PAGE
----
A rare error, but the answer is blowin’ in the wind
Bright sun, strong wind. A classic combination for Circuit de Barcelona-Catalunya, a place where everyone has recently completed multiple hundreds of miles. But there’s something unfamiliar on this Friday morning with the body language of most of the cars, an over-eagerness to respond to the steering on the slower corners that’s taking the drivers by surprise in their early, exploratory laps.
Watch as Daniel Ricciardo and Max Verstappen attack Turns One-Two for the first time and there it is: the nose turns instantly, almost like there is a quicker steering rack, too quickly for the rear of the car, which shows its disapproval with a menacing little wiggle. Fernando Alonso’s McLaren looks much the same and only the cars that are struggling with understeer at this stage – the Mercs, Toro Rossos, Renaults – don’t display some variation on this theme.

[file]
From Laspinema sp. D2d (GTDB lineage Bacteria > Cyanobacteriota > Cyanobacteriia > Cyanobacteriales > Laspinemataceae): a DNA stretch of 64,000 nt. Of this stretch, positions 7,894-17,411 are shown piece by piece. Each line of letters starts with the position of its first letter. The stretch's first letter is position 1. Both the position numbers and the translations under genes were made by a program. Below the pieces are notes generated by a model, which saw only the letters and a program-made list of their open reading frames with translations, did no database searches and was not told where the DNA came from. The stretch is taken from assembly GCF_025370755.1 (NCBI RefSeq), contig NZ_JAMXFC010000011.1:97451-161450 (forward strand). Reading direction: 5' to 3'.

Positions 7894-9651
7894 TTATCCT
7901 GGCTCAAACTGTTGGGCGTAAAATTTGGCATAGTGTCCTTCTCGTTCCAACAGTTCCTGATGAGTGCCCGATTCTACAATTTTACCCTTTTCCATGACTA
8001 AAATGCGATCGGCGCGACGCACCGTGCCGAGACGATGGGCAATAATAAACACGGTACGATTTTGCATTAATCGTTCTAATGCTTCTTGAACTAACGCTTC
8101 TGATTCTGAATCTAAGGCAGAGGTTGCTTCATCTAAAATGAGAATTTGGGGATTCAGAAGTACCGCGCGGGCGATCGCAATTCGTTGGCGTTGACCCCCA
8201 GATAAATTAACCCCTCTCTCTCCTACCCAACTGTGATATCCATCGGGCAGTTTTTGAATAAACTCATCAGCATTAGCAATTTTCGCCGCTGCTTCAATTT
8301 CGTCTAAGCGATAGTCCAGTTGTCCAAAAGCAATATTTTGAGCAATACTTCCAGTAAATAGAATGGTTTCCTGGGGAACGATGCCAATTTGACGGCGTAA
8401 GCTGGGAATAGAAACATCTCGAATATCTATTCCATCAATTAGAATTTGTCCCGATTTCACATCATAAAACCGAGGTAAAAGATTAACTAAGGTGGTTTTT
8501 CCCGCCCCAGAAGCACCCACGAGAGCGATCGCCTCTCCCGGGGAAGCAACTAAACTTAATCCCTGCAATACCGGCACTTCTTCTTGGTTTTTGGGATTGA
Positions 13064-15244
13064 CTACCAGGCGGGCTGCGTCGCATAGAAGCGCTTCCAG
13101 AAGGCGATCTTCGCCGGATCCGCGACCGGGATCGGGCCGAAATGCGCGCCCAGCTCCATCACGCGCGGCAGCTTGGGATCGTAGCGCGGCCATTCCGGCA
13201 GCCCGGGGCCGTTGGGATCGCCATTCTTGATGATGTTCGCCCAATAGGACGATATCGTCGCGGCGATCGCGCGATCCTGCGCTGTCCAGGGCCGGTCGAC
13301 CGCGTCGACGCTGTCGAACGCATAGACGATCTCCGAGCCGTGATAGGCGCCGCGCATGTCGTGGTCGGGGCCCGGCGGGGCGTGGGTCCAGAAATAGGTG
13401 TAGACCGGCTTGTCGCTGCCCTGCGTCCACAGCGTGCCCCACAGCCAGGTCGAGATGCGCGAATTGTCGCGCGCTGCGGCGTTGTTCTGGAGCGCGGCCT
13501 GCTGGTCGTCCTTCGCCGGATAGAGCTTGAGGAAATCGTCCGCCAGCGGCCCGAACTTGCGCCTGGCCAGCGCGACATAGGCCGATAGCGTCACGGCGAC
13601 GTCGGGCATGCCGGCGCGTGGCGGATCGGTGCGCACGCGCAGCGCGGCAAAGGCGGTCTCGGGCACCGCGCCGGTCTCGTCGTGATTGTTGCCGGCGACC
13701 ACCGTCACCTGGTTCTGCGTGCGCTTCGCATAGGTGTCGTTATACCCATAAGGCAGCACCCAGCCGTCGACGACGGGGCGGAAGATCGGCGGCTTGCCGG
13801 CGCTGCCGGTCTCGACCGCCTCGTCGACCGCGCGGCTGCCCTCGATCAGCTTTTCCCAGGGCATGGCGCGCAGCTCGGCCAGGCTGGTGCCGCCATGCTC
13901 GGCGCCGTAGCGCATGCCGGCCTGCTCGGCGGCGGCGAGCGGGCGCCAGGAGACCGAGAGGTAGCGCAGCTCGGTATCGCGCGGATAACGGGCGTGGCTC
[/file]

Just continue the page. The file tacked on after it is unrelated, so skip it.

It’s all happening at low speeds and low grip levels and maybe some of it is explainable by the gusty side winds, but it’s more than just that; there’s something within the cars, some ghost in the machine. Post-session discussion will reveal the answer: the debut of the thinner-gauge tyres, a new development this year to contain blistering of the outer shoulders on the long, fast-corner tracks. The drivers’ muscle memory is of tyres with more rubber, more bend and delay, and it’s a subconscious thing. So that automatic meshing of driver input and car response has suddenly been jarred.
It smooths out as the session progresses but never entirely goes away and then, 45 minutes in, Ricciardo approaches Turn Four, turns, the car points, loads up and the rear twitches out of line. He gets on the opposite lock almost instantly but it takes up more width of track than he has available and into the gravel he goes, coming to rest with soft contact against the tyre wall. A rarity, but for a very specific reason.